Sikh Philosophy

Being an LGBT ally in a religious home

Sarbat volunteer Shraddha Kaur writes this blog post is in response to an email we received regarding being an ally in a religious household.

Shraddha thinks each household comes with its own history, ingrained prejudice and ways of communication that can take a long time to deconstruct, so don’t be disheartened if you are unable to immediately change your family’s minds about this issue. Similarly, do think carefully about how much of this fight you may be able to take on directly, especially if your emotional or physical safety is at stake. Shraddha would like to particularly emphasise this point as she is not sure how you’re placed in life (living with family or not, financially independent or not, etc.). There may be steps you can take that do not involve an argument with your father/other family members. A few examples here:

Start with the younger cousins or more open family members as they might be less prejudiced. Provide them with a narrative that is able to counter the homophobic/derogatory remarks or insults that is perpetuated by other family members. Seek individual conversations with them and give them space to reflect, ask you questions, and gently give them food for thought. Some examples include:
(1) If they believe in equality and love between people, then ask them why does it matter if its the same gender and explore their reasons with them, guiding their thoughts towards acceptance;
(2) Ask them how would they feel if somebody made fun of their feelings or aspirations or indeed racial identity, and compare that bullying with how an LGBT+ person might feel to help them stand in our shoes;
(3) Explore what safety, tolerance, acceptance means to them and how can they inculcate that for LGBT+ individuals in their surroundings, just as you’re doing.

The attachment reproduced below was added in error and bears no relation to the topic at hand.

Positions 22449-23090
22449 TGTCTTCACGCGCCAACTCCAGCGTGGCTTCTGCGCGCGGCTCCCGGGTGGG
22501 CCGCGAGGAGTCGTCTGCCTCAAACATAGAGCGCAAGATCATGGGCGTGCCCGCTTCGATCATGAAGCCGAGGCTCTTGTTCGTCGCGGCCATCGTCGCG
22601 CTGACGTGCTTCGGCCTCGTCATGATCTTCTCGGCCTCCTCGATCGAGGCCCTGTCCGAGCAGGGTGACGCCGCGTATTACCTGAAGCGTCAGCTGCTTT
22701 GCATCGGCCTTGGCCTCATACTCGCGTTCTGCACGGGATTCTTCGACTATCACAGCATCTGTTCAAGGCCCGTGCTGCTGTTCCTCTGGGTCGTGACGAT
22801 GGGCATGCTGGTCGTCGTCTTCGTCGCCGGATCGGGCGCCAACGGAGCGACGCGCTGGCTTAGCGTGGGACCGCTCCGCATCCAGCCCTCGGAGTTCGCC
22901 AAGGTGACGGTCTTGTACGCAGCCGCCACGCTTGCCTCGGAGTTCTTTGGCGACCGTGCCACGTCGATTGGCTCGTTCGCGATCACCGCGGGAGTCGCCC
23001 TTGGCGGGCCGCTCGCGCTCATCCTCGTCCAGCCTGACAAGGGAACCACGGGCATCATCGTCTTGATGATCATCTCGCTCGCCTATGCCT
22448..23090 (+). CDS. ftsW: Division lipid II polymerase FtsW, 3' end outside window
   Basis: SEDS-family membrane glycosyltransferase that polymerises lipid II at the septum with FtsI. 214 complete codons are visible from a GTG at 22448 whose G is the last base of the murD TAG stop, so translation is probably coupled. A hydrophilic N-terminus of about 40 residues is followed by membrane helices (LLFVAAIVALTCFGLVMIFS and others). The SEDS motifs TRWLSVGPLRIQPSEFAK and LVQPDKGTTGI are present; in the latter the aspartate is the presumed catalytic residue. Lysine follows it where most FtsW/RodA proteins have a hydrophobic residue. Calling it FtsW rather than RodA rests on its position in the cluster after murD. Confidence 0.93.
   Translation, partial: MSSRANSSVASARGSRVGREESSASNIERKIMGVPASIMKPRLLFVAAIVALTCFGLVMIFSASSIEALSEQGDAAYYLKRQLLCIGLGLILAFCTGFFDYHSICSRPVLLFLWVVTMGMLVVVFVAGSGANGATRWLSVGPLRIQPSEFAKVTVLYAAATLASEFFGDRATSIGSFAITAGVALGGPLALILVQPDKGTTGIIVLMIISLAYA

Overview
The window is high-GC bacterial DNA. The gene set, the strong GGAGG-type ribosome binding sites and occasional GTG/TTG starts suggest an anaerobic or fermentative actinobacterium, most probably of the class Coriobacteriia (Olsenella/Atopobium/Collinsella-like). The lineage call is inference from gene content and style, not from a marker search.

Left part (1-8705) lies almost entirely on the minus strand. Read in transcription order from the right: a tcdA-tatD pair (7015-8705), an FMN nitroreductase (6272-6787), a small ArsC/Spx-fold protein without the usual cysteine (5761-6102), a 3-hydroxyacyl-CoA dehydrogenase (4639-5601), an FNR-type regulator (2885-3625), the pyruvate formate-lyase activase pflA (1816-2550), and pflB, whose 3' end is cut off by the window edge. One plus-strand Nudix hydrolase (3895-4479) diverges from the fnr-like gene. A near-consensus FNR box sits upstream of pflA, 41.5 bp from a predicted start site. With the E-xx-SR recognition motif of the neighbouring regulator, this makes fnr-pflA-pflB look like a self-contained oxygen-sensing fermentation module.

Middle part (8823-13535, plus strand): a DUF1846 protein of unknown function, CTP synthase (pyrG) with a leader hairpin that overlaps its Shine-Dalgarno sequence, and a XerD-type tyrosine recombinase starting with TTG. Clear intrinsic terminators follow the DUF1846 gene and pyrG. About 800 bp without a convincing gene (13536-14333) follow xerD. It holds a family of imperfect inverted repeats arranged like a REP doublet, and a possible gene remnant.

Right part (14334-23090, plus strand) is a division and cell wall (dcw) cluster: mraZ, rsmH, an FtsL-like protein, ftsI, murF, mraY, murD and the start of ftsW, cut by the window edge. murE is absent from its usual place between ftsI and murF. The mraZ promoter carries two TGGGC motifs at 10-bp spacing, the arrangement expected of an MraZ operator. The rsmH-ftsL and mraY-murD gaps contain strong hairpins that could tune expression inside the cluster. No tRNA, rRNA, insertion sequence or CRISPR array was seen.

Contrast culture and religious values. Try to not simply label someone’s comment as homophobic, but explain why you think it was inappropriate, and contrast that against the values that Sikhism preaches (especially if you’re talking with a religious member of the family). Sikhism fundamentally calls for equality, acceptance, and selfless service; the Guru Granth Sahib does not discriminate against homosexuality or trans folk. If you need, look through our website for information on Sikhism and LGBT+ issues. There is a great disservice that the Punjabi (and related) culture does to the LGBT+ community, as true religious values get blurred in cultural prejudiced, so you could try to pick apart the two. Other issues that undergo similar blurring are divorce, remarriage, infertility, adoption, non-marriage, women’s rights, patriarchy etc., so you can draw parallels if you like between these and LGBT+ issues.

Love is Love

Use movies or documentaries as a way to prompt thinking. This is a fantastic documentary – – especially if grandparents/parents are fans of the Bollywood actor Amir Khan and they understand Hindi. You may also be able to find subtitled versions of the episode, I haven’t looked far enough. If documentaries and talk shows aren’t their thing, you can try to watch LGBT+ movies. Some examples of full feature films with central LGBT+ characters exploring coming out issues include ek ladki ko dekha toh aisa laga – and Shubh Mangal Zyada Saavdhan – The latter is CURRENTLY running in cinemas, so maybe make it a family movie night?!

Support Sikh LGBT+ projects. Attend our events if you are based in/around London or Birmingham. If not, facilitate an event where you’re based (we can help you with this, just reach out). Write a blog for us on your reflections about being an LGBT+ ally in a Sikh family – what are the triumphs you’ve had and challenges you continue to face? Any points where you also had a learn something new, or what helped you on your journey to becoming more accepting and inclusive. Bring your family to a Pride event – there is one in almost every city in the UK and a lot to be found in other countries. We regularly attend London Pride each Summer so if you’re there cheer us on! Advertise this crowdfunding project and support it yourself if you can –

Get in touch if you’d like to contribute an article to Sarbat.

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